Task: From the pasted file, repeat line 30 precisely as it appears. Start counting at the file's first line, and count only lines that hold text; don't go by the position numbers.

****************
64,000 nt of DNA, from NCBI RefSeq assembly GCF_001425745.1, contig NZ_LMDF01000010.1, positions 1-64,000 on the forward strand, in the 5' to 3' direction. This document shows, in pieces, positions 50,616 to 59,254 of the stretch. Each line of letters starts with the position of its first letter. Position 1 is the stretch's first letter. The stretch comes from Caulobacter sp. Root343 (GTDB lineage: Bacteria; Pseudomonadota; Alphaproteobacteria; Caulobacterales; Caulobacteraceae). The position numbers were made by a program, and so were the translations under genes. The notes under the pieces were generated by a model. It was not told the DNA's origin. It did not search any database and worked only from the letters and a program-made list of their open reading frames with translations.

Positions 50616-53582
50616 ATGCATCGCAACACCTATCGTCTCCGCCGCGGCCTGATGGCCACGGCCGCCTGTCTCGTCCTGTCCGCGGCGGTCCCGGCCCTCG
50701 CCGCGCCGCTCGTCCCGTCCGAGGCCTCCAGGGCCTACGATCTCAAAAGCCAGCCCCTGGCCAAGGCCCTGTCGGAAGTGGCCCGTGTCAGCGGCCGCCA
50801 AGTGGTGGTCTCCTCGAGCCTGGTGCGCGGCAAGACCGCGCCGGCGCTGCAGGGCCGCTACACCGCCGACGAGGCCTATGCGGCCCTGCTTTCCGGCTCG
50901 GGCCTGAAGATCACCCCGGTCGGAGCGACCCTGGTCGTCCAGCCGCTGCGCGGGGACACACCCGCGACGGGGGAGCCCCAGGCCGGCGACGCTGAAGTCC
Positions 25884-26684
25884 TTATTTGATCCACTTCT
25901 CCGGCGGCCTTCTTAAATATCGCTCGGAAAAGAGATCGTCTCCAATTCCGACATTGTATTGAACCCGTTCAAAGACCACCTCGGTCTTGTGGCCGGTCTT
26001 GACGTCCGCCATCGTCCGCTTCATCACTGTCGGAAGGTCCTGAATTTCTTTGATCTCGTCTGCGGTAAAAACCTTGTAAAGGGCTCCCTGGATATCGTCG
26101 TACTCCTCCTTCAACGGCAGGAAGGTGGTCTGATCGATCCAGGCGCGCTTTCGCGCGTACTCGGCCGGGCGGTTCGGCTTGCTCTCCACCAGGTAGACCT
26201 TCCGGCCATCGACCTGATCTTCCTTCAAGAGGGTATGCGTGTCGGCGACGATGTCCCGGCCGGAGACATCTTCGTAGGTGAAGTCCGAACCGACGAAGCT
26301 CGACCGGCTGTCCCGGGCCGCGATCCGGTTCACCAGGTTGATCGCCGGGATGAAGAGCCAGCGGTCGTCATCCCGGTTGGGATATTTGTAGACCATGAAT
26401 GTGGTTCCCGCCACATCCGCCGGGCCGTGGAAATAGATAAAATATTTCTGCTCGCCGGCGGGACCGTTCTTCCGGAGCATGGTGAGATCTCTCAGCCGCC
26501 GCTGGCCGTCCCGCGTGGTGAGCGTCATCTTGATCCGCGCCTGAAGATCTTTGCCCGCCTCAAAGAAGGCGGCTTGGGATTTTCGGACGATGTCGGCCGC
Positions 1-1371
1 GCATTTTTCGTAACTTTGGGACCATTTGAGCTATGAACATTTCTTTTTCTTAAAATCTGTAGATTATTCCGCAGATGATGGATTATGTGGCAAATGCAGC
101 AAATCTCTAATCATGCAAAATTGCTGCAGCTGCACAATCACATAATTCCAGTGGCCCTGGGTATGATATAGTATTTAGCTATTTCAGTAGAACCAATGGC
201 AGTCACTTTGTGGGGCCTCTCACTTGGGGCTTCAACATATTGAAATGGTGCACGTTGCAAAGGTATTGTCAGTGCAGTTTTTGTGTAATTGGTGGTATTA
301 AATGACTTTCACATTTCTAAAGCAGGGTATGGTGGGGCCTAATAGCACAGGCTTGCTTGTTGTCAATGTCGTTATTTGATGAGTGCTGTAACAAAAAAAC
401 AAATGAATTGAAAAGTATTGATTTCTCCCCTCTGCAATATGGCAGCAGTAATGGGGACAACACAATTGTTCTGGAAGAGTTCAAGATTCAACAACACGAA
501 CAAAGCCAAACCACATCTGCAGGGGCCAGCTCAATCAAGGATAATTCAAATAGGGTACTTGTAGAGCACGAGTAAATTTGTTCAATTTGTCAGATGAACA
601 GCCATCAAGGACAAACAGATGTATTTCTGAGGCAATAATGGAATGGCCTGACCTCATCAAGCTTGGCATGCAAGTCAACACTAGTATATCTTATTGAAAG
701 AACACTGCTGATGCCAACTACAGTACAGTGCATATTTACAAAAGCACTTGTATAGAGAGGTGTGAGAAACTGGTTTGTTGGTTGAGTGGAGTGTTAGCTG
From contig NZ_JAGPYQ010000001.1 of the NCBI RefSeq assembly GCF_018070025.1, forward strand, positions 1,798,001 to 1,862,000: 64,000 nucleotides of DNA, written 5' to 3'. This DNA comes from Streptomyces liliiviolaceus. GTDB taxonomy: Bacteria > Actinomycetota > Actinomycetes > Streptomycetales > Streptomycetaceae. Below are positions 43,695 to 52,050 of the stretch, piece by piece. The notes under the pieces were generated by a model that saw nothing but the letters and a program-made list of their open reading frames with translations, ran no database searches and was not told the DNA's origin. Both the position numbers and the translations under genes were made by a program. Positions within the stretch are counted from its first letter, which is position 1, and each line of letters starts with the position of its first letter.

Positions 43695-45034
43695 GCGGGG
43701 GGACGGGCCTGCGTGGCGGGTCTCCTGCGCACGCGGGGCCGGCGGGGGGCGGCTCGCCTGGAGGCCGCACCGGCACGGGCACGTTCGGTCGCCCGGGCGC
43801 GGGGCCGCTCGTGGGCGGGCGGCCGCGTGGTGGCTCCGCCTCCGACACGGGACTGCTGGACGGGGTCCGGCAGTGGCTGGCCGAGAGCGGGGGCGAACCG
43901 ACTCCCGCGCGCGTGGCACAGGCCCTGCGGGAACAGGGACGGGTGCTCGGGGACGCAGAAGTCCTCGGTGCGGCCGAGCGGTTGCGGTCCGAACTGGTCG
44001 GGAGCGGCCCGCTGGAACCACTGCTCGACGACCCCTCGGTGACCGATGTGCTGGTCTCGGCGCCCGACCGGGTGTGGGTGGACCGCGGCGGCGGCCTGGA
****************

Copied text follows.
43901 ACTCCCGCGCGCGTGGCACAGGCCCTGCGGGAACAGGGACGGGTGCTCGGGGACGCAGAAGTCCTCGGTGCGGCCGAGCGGTTGCGGTCCGAACTGGTCG